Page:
ChemWeb Newsletter

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This week The Alchemist's thoughts turn to fall leaves, living longer with NMN, and Pollock's paints. We hear of a new whiskery mineral and a method for hydrogenating graphene. Finally, a Buffalo award to cope with.




Art conservation scientists and others have used macro X-ray fluorescence mapping (MA-XRF) and multivariate curve resolution-alternating least squares (MCR-ALS) analysis to test the paints used in Jackson Pollock's artwork known simply as Number 1A, 1948. The findings reveal handprints beneath multiple layers of drips and splashes which could help inform art historians as to Pollock's process in more detail than was previously known. The same data might also facilitate conservation efforts now that the detail ingredients of his paints can be identified.





Tiny whisker-like cylinders of a novel mineral reveal themselves under micro-Raman spectroscopy and scanning electron microscopy thanks to work led by Michigan Technological University and physicist John Jaszczak who had a hunch that the layered structure rich in molybdenum, lead and sulfur he was looking at and having sourced it in the famous gem mining region of Tanzania, Merelani. Merelaniite has none of the flashy glow of gemstones but it has an intricate, internal microscopic beauty. Detailed studies may well lead to useful applications for this exotic material.





Graphene has been touted as a marvel of the modern age with its superior conductivity and other properties. However, it cannot be directly used as an alternative to silicon in semiconductor electronics because it does not have a band gap. Hydrogenating the all-carbon substance could open up that band gap and make it more useful still, according to scientists at the Institute for Basic Science in South Korea. The team has used a Birch-type reaction, to introduce hydrogen on to graphene, they found that the reagents could traverse bilayers and trilayers of graphene and so hydrogenate each layer equally well. The optical and electronic properties of the graphene were changed significantly by the process.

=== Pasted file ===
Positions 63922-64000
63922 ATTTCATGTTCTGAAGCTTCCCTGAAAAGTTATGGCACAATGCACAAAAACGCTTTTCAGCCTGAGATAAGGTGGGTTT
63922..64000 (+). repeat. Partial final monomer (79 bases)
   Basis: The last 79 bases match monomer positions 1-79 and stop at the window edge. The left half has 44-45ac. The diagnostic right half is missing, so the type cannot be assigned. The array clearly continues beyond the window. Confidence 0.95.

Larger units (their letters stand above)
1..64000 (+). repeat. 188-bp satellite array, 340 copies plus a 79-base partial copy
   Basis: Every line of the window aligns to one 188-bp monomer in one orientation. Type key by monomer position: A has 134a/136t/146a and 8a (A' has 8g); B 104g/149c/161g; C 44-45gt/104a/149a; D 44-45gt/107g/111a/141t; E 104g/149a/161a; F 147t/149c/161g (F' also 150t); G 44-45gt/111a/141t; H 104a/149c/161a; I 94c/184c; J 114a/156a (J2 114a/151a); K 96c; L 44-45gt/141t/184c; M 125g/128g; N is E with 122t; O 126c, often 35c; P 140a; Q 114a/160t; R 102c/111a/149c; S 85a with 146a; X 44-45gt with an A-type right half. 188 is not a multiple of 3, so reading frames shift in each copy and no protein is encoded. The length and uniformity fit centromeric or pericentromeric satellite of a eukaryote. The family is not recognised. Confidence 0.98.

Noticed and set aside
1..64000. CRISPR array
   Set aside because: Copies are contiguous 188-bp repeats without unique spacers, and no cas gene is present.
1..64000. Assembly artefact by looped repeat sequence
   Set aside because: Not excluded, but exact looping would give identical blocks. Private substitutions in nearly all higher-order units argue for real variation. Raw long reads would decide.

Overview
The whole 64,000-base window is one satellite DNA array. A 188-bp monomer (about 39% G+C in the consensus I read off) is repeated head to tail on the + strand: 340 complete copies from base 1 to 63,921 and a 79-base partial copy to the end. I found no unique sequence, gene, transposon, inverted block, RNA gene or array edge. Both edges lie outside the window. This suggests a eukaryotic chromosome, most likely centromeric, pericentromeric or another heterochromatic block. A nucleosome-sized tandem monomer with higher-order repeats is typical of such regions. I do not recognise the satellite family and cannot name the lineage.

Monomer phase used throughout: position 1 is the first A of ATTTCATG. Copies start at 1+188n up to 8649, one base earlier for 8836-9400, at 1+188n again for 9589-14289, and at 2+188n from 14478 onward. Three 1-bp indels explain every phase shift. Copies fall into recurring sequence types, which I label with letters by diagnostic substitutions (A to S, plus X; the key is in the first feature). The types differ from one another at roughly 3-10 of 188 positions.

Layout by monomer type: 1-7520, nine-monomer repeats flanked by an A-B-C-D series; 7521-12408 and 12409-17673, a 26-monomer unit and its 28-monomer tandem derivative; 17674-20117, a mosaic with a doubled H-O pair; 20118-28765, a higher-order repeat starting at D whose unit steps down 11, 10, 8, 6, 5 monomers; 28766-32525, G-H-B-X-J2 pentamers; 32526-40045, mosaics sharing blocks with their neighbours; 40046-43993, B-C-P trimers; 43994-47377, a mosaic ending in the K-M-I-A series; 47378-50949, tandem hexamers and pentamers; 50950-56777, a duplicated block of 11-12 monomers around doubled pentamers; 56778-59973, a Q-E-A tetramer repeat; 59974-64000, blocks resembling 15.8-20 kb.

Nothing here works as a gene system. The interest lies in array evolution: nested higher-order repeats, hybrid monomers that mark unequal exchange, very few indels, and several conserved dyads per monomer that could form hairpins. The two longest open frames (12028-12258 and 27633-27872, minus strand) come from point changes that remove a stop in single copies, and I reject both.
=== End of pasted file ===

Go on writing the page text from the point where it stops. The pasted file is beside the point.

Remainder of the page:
Sherry Chemler of the University of Buffalo, New York, USA, will be the American Chemical Society's 2017 Arthur C. Cope Scholar in recognition of her contributions to the field of organic chemistry. The award comes with $5,000 cash, a certificate and a $40,000 unrestricted research grant. The Chemler group focuses on developing and discovering new reactions for organic synthesis with the use of transition metal catalysis. Her team also studies the effects of small organic molecules in a biological setting.





At the end of summer, as the leaves of deciduous trees change color, the evergreen articles about how and why this happens appear in the popular science press. However, autumnal leaves contain substances that might be technologically useful including all those brightly colored pigments, carbohydrates, proteins and compounds that inhibit the growth of harmful bacteria. Liisa Nohynek, Senior Scientist at the VTT Technical Research Centre of Finland and her colleagues are working on leaf-processing technologies that might be used by the cosmetics, textile and feed and food industries. "In laboratory experiments, we discovered several, promising alternative ways of utilizing leaves. Piloting assays are under way, in which we are examining how our methods work in practice and what quantities of valuable compounds can be extracted from the leaves," Nohynek says.





The next big thing when it comes to so-called anti-aging supplements could be a compound known whimsically as NMN, nicotinamide mononucleotide. Scientists at Washington University School of Medicine in St. Louis have demonstrated increased longevity in mice fed this natural product. They suggest that its mode of action may be to compensate for a loss of energy production, and so reduce typical signs of aging such as gradual weight gain, loss of insulin sensitivity and decline in physical activity. Human cells carry out the same process, so the team alludes to the benefits of NMN potentially being seen in older people as well as elderly mice. NMN is the metabolic compound one step back from the molecular key to energy-production, NAD, nicotinamide adenine dinucleotide biochemical production of which falls with age. It is found naturally in broccoli, cabbage, cucumber, edamame (immature soybeans) and avocado.